Stratum levels were originally defined for the North American telephone system with the first release of ANSI Standard T1.101 back in 1987. They defined a hierarchy of clocks used to distribute synchronization across the telecommunications network.
Four levels were defined initially. While the definitions apply to “clocks”, the stratum levels basically define the stability and performance of the oscillator within the clock. The clock hierarchy is shown in the following diagram:
Stratum 1 has the ultimate stability. This is the “heartbeat” for the entire telecoms network, and when first introduced, it was expected that an operator would only have one or two Statum 1 clocks in the network. Typically this requires a good Caesium beam tube implementation.
Stratum 2 is the next level down, and were dedicated distribution units housed in central office locations within a city or region. A Stratum 2 clock requires a very good OCXO or Rb oscillator.
Stratum 3 is the next level down in the distribution network. These clocks were found within networking equipment, such as SONET add-drop muxes. The oscillator type for stratum 3 is usually a TCXO.
Stratum 4 is the end node, found in customer premise equipment such as a PABX (Private Automatic Branch Exchange) or CSU/DSU (Channel Service Unit/Data Service Unit). This required a reasonably stable quartz oscillator.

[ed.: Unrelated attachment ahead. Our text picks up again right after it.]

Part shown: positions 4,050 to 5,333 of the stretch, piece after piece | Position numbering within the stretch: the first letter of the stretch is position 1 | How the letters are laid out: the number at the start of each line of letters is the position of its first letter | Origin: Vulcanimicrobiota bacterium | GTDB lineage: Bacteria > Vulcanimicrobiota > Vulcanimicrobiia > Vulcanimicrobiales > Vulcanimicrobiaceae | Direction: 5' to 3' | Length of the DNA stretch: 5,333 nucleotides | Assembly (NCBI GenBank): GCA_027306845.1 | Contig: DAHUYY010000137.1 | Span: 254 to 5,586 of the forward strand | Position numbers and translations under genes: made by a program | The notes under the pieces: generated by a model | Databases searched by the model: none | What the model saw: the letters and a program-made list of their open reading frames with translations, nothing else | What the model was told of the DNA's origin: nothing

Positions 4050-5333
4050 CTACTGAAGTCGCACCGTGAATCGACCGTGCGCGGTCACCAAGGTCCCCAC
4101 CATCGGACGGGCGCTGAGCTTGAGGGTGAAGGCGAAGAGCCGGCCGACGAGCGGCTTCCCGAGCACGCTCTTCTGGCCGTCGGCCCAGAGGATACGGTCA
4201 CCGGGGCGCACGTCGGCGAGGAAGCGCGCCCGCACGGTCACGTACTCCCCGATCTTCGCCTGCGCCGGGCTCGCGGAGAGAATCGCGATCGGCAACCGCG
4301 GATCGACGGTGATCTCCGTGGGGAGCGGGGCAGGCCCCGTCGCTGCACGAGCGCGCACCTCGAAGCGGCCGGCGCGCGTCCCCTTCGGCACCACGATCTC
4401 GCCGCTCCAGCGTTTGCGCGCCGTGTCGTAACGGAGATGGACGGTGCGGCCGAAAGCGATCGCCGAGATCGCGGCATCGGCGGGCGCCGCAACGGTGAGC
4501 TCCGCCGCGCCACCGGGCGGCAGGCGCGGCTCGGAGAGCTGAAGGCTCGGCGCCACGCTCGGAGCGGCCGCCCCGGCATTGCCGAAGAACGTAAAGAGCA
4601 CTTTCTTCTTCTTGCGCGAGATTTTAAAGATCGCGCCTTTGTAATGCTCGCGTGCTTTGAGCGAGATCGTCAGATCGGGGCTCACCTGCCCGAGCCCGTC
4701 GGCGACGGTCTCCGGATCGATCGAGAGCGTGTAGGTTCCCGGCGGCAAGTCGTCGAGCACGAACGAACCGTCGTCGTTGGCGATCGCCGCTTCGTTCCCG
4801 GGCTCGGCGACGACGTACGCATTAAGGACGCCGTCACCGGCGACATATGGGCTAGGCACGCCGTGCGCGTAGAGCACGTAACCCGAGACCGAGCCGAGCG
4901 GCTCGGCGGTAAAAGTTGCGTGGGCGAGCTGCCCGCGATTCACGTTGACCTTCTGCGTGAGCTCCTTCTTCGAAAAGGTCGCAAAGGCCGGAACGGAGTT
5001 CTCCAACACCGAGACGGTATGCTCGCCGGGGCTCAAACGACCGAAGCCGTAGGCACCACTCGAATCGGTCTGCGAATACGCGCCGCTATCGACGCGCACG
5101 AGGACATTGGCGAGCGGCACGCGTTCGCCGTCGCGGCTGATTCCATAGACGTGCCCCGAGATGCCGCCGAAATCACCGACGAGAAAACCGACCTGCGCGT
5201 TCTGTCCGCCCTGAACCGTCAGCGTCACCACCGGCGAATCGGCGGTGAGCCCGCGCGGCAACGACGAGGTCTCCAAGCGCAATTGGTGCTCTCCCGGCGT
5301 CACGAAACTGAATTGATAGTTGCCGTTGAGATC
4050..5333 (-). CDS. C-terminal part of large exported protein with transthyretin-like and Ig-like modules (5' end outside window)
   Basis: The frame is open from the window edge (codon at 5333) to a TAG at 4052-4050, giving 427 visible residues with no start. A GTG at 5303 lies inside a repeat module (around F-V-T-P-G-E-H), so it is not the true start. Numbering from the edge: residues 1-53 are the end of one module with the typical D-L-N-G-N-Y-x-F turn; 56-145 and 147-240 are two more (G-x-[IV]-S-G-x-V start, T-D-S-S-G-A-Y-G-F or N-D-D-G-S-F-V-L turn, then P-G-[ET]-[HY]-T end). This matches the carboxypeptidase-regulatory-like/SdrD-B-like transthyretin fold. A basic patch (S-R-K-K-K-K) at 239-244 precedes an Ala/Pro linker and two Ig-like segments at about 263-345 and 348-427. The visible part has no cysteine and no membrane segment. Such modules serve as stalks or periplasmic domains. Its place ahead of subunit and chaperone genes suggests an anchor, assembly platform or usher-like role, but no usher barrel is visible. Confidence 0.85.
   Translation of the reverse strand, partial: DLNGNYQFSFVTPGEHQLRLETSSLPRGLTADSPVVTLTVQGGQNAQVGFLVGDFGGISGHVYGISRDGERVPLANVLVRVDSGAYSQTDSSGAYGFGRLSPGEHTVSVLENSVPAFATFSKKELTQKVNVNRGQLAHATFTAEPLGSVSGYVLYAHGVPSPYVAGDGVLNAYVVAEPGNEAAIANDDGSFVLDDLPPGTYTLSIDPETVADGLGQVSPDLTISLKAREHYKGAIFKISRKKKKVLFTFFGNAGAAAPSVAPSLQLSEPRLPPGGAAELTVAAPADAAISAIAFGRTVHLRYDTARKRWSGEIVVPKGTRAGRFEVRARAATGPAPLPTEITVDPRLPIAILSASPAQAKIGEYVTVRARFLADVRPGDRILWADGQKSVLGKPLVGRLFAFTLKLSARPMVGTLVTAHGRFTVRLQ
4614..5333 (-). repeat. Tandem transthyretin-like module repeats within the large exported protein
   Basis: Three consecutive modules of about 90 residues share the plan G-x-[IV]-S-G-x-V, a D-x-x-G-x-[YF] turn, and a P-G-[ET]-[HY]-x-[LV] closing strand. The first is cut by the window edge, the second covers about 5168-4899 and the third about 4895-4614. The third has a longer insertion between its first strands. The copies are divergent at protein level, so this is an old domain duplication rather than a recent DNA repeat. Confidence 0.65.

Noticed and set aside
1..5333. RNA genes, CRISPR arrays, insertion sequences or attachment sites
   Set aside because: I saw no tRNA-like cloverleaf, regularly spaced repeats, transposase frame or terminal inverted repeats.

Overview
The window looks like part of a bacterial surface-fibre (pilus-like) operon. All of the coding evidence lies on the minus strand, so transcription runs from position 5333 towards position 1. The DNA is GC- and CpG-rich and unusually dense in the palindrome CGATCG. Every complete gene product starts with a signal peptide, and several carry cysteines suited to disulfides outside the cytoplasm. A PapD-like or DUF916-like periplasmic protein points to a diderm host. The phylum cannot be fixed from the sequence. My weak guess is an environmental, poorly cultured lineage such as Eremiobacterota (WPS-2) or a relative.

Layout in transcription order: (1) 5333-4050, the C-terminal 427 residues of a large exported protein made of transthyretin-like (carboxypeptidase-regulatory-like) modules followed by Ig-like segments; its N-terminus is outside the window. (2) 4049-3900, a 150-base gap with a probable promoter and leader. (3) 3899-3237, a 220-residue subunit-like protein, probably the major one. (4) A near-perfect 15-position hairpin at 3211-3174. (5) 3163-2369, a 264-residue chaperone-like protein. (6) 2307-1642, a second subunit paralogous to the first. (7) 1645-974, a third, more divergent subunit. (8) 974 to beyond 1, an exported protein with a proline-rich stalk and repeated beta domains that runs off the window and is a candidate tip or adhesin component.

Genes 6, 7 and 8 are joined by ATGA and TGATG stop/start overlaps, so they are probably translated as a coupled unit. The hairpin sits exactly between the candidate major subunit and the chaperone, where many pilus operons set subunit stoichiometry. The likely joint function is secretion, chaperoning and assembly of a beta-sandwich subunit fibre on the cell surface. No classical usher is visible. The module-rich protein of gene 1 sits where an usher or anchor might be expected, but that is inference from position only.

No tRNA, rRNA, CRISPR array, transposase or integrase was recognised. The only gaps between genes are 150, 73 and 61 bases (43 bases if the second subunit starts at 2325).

What is the performance of the different stratum levels?
The following table summarises the performance of the four stratum levels, along with two “enhanced” clock types introduced during the SONET standards (adapted from Table 3-1 from GR-1244-CORE):
Free-Run Frequency Accuracy (Note 1)
Holdover Stability (Note 2)
Minimum Pull-in and Hold-in Range (Note 3)
Output Phase Transients
MTIE ≤ 150 ns
±1.2×10-8 (first 24 hours)
MTIE ≤ 150 ns
<255 slips (first 24 hours)
MTIE ≤ 1.0 μs
4E (Note 4)
MTIE ≤ 1.0 μs
4 (Note 4)
Note 1: Free-run accuracy represents the long-term (20 years) limit on the maximum frequency deviation from the nominal frequency with no outside frequency reference (Free-run Mode).
Note 2: Holdover stability represents the maximum change in the clock frequency over time after the loss of all frequency references (Holdover Mode).
Note 3: Pull-in range is a measure of the maximum input frequency deviation from the nominal clock rate that can be overcome by a clock to pull itself into synchronization with a reference signal.
Note 4: The primary difference between Stratum 4E and Stratum 4 clocks is that Stratum 4E clocks are required to support clock hardware and timing reference protection switching capabilities.
How do these relate to the ITU-T clock types?
During the development of the SDH standards in the 1990s, the ITU-T took the standards for the regional systems (the ANSI standards for N. America, and the ETSI standards for Europe) and merged them into a single set of documents.
There are some very slight differences, but broadly speaking:
Stratum 1 is equivalent to the G.811 Primary Reference Clock
Stratum 2 is equivalent to the G.812 Type II Clock
Stratum 3E is equivalent to the G.812 Type III Clock
Stratum 3 is equivalent to the G.813 Option II clock (and later, the G.8262 Option II clock)